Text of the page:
But in her heart, she is moved.  She bought a set of clothes for one little guy whose pants were tied up with string and shirt was reduced to two buttons.  She hid her camera when visiting the mud-and-thatch hut of one of her students to spare him the shame of making his home a Facebook spectacle.  She praises the orphans who say, "Ma'am, watch me!" when they do a trick or stunt for her.  They have no mothers sitting on a park bench smiling encouragingly at their children as they climb to the top of the slide or jump from a platform or hang from the monkey bars.  They have no one to say, "Mom, look at this!" to, as they color a beautiful picture.  There is no one to listen when they read a full paragraph aloud from their favorite book  So Anna is the "Watch me!" "Listen to me!" surrogate mother.  They love to perform, and she loves to praise.  She allows their little hands to explore her face, hair and white skin as they poke and pinch her in curiosity.  The littlest ones are simply content to hold her hand, soaking up the physical contact and warmth of an affectionate mother figure.  It's already breaking her heart to think of how she will have to say goodbye.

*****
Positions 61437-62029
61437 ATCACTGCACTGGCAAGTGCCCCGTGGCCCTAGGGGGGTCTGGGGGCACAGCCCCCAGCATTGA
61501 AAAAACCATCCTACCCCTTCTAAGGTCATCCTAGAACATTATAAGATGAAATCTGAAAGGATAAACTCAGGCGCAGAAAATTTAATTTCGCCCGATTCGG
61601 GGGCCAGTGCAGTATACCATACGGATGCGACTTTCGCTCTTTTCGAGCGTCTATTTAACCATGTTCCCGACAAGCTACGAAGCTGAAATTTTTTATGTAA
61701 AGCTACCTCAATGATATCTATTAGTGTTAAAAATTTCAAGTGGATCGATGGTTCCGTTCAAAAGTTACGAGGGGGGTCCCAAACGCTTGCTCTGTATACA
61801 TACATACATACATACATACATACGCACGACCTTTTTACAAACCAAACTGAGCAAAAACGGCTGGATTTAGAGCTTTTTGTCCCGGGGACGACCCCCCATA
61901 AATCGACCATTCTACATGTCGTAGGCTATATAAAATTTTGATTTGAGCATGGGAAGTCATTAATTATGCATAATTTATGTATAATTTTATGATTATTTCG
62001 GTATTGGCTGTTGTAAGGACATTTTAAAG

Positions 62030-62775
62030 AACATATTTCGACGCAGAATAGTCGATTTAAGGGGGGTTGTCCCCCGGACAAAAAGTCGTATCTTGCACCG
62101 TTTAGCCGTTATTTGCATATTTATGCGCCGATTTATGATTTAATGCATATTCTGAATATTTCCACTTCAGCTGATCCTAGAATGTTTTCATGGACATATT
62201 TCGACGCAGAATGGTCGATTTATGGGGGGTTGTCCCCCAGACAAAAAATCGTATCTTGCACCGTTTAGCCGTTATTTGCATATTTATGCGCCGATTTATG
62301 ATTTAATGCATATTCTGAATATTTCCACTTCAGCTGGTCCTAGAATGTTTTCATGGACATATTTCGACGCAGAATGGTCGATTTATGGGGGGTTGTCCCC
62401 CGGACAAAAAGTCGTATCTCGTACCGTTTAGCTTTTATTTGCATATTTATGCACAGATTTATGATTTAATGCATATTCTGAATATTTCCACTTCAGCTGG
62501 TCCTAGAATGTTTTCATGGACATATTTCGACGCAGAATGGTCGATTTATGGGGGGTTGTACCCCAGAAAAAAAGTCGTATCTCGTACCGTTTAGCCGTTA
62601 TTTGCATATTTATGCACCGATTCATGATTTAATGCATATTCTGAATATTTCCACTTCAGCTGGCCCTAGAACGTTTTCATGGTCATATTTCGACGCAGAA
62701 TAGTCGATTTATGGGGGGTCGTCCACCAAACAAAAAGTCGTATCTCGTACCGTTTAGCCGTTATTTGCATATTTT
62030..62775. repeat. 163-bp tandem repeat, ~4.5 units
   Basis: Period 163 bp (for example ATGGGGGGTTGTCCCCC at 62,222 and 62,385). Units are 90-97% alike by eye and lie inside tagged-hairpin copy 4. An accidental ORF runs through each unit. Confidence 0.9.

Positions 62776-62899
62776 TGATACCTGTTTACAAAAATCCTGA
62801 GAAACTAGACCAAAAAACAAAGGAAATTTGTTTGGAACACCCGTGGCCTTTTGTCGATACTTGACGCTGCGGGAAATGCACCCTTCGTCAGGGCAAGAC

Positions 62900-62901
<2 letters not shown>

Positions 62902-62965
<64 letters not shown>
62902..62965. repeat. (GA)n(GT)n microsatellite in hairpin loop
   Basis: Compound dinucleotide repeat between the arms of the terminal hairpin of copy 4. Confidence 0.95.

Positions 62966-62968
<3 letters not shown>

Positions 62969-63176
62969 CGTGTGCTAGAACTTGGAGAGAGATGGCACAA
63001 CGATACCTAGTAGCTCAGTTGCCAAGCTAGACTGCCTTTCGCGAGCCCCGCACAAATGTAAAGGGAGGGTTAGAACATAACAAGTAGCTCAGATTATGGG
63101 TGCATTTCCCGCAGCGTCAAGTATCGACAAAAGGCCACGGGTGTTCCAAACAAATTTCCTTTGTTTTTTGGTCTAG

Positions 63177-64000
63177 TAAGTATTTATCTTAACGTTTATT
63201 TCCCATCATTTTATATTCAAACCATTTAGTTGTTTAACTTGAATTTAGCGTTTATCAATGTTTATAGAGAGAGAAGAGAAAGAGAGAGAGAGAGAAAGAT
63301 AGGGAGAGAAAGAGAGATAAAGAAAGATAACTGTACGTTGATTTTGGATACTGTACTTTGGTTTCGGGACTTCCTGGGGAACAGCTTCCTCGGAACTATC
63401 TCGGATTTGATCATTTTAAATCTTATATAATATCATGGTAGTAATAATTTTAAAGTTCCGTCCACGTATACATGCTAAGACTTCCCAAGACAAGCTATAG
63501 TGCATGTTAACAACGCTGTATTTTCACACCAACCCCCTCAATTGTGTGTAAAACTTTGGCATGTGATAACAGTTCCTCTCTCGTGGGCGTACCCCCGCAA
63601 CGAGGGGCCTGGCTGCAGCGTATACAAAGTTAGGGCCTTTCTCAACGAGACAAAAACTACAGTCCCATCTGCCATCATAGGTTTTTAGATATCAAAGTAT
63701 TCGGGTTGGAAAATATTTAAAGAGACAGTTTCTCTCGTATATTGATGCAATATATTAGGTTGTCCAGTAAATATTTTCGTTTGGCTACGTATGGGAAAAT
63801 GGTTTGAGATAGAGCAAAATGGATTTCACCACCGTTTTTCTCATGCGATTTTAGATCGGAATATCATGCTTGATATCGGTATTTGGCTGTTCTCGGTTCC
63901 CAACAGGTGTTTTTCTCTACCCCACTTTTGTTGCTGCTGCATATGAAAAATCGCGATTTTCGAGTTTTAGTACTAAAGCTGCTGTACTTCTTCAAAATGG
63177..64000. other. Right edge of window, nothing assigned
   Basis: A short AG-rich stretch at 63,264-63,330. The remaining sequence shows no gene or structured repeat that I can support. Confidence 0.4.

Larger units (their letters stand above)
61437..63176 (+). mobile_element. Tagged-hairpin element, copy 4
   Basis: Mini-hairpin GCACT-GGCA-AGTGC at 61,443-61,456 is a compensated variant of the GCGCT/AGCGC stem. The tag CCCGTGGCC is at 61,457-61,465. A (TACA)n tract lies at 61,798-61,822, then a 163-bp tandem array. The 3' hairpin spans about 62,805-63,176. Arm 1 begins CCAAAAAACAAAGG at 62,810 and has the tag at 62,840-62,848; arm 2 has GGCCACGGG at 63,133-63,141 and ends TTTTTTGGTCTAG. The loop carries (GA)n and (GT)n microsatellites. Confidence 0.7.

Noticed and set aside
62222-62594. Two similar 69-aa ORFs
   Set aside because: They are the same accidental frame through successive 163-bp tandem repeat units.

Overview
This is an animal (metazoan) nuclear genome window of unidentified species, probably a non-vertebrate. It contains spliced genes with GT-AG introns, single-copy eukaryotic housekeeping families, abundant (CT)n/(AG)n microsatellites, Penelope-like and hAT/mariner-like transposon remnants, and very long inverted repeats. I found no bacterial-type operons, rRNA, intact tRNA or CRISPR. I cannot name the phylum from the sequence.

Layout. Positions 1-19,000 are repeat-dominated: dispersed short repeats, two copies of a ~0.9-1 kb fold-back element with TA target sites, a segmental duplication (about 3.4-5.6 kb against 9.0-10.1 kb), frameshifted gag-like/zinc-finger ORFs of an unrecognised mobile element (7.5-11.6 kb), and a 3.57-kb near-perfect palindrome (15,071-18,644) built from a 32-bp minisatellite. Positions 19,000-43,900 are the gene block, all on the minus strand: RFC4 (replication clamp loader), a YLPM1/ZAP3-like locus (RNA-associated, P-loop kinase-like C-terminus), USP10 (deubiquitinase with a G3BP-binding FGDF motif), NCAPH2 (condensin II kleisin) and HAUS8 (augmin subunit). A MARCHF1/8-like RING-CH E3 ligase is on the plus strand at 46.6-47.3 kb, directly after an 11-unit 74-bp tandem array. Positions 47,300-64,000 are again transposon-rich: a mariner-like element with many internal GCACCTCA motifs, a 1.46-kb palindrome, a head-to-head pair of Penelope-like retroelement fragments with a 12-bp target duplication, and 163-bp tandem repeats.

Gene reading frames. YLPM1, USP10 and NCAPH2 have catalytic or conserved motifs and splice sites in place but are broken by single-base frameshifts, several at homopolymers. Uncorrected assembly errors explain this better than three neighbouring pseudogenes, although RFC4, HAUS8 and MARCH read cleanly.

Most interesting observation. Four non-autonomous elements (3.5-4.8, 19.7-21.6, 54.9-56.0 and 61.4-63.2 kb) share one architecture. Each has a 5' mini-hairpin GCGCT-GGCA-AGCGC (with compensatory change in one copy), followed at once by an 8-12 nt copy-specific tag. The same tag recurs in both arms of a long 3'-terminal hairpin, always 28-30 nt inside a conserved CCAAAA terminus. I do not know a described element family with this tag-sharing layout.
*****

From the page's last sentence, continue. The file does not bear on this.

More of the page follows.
Who is most blessed?  The kids...because they are not only learning English---the ticket out of poverty in India---but they are learning it from a native-born English speaker.  They are in a godly atmosphere, learning that they have a destiny, purpose and call in a place of hopelessness and despair.  They are fed, clothed and sheltered.  And they are loved and touched affectionately.